Thus, this Chapter covers, as functional units, for example, the electrical (including electronic) instruments or apparatus which make up an analogue or digital telemetering system. These are essentially the following:

(I) Apparatus at the transmitting end:

(i) A primary detector (transducer, transmitter, analogue-digital converter, etc.) which transforms the quantity to be measured, whatever its nature, into a proportional current, voltage or digital signal.

(ii) A measurement amplifier, transmitter and receiver basic unit which (if necessary) boosts this current, voltage or digital signal to the level required by the pulse or frequency-modulated transmitter.

(iii) A pulse or frequency-modulated transmitter which transmits an analogue or digital signal to another station.

(II) Devices at the receiving end:

(i) A pulse, frequency-modulated or digital signal receiver which converts the transmitted information into an analogue or digital signal.

(ii) A measurement amplifier or converter which, if necessary, amplifies the analogue or digital signal.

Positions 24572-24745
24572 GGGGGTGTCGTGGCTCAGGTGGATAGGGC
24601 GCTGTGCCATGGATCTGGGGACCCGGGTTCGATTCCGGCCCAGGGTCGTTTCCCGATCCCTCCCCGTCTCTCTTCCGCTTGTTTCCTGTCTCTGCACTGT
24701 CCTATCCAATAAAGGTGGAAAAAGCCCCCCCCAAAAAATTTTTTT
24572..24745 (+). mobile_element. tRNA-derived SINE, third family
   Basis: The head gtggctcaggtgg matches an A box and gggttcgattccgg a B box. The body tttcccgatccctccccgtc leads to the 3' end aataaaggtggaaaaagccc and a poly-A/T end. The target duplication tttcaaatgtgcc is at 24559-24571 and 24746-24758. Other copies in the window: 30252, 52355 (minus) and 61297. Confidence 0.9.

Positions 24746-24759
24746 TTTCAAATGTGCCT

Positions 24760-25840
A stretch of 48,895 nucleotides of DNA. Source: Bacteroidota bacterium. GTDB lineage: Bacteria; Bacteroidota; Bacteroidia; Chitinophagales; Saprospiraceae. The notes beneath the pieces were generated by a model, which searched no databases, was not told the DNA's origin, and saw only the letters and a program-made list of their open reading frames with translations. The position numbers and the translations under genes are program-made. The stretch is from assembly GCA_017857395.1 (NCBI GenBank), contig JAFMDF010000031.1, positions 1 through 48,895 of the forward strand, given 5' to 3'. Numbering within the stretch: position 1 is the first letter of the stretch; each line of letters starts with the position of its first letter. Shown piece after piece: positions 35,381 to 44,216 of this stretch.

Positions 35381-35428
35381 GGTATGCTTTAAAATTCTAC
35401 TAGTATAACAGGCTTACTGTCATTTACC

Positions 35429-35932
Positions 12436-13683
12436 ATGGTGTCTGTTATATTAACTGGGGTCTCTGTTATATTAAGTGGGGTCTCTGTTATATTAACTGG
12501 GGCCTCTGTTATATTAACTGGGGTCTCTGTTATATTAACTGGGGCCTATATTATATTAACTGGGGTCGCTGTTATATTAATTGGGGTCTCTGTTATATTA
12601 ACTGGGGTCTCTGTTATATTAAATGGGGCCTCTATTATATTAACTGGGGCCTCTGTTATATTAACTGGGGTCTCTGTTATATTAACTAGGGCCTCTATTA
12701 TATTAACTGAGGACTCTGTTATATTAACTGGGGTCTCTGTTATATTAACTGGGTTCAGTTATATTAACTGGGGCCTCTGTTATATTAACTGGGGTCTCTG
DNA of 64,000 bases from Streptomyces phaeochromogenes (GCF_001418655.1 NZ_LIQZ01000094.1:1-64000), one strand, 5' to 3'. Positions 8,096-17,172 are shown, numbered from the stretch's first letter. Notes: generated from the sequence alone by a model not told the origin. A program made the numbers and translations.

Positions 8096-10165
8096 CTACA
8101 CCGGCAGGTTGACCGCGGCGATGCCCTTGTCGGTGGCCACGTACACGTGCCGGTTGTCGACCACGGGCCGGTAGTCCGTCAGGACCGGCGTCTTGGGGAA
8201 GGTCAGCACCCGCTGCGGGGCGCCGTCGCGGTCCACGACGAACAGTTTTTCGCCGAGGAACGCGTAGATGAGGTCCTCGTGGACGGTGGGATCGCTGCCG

(iii) Indicating or recording instruments calibrated in terms of the primary quantity and equipped with a mechanical pointer or opto-electronic display.

Telemetering systems are mainly used in oil, gas and production pipelines, water, gas and sewage disposal installations and environmental monitoring systems.

Line or radio transmitters and receivers for telemetering pulses remain in their respective headings (heading 85.17, 85.25 or 85.27, as the case may be) unless they are combined as a single unit with the instruments and apparatus referred to in (I) and (II) above or the whole forms a functional unit within the meaning of Note 3 to Chapter 90; the complete unit then falls in this Chapter.

We find that the Scancoder does not constitute a functional as described in General Explanatory Note IV to chapter 90, HTSUS. Although the Scancoder incorporates apparatus at the transmitting end, based upon the information provided, it does not incorporate apparatus at the receiving end of the signal transmitted by the Scancoder. Both apparatus are required for the Scancoder to be a telemetering system and a functional unit. Unfinished functional units are not recognized by any Legal or Explanatory Notes to the HTSUS. See HQ 087077, dated March 27, 1991.